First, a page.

We process all of life’s experiences through themental/spiritualand material/physical. These are the yin and yang that make up existence.
When we are concerned with our soul we go on vision quests, we seek through meditation and prayer, we call to a force outside of our material world, and deep within ourselves. We have always seeked to connect to source, creator, or our definition if God.
Art is, too, this way… deep within us. Since the beginning of time we have used art to record and to express our inner thoughts and visions.
When we are concerned with our soul, a beautiful things happens… alignment. We begin to create beautiful things without a second thought. We begin to find our authentic voice, which allows us to best communicate our truth to the world.
This alignment allows for a redefining of the word art… as an expression of ones inner self, rather than only the ability to perform a skill to create something new, such as observational drawing in order to make something look realistic.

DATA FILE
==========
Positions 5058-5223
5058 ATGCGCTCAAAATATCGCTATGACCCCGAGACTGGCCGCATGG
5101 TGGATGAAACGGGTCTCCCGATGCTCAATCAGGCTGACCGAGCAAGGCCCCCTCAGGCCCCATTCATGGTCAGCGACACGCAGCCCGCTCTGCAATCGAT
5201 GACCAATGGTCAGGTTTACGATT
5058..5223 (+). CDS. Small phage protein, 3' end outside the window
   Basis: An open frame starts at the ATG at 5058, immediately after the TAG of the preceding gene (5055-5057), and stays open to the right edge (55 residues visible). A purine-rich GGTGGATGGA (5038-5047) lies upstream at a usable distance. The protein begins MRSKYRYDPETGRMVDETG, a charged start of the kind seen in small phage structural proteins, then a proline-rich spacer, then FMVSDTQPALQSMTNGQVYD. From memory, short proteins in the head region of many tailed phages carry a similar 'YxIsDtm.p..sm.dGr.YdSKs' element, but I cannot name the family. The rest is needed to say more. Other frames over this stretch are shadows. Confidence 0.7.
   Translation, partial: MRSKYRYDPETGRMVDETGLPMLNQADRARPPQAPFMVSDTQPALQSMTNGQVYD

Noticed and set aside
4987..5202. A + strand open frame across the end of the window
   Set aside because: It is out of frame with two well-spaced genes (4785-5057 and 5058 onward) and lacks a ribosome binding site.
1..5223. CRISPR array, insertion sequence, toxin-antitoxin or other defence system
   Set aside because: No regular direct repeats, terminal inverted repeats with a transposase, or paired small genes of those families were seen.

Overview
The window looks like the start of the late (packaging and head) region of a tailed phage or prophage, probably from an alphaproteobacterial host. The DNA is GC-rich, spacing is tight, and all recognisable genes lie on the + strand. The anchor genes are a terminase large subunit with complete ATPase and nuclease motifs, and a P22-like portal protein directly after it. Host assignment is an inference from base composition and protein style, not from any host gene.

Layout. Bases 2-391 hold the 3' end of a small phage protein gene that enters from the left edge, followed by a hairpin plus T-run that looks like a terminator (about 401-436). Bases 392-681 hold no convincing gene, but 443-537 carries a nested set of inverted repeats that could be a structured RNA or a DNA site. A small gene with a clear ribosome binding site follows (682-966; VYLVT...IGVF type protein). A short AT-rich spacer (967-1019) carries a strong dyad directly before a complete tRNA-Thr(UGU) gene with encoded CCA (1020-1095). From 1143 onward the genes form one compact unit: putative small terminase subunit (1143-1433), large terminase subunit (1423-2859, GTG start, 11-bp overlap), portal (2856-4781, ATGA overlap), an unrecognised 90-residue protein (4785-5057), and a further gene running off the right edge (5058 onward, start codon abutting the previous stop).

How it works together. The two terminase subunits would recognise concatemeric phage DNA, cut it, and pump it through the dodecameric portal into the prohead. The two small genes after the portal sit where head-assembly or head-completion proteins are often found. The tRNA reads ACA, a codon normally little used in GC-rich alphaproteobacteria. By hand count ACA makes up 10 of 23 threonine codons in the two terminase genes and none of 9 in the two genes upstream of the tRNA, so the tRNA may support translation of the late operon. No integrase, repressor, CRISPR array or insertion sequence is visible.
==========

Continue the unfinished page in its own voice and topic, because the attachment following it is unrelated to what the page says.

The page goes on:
*Dive deep into the meaning of words.*
When we leave words at their base definitions, we lose a whole world of possibilities. When we dive deeper into what a word means to us, and pay more attention to the intentions behind our words…we begin to find synergy.
Art and spirituality are one in the same.
As educators we strive to assist our students in knowing themselves better, and teach them how to be creative, curious, and caring citizens. Art and Spirituality are vital parts to the human experience and should be celebrated, explored, and discovered through expressing and creating.
I would love to collaborate with you in expressing and creating a dialogue on the importance of spirituality in art education.
So, how we can assist learners of all ages to tap into their inner self to create and express themselves in whatever life experiences they have. This is the C.E.E.Q.E.R. model.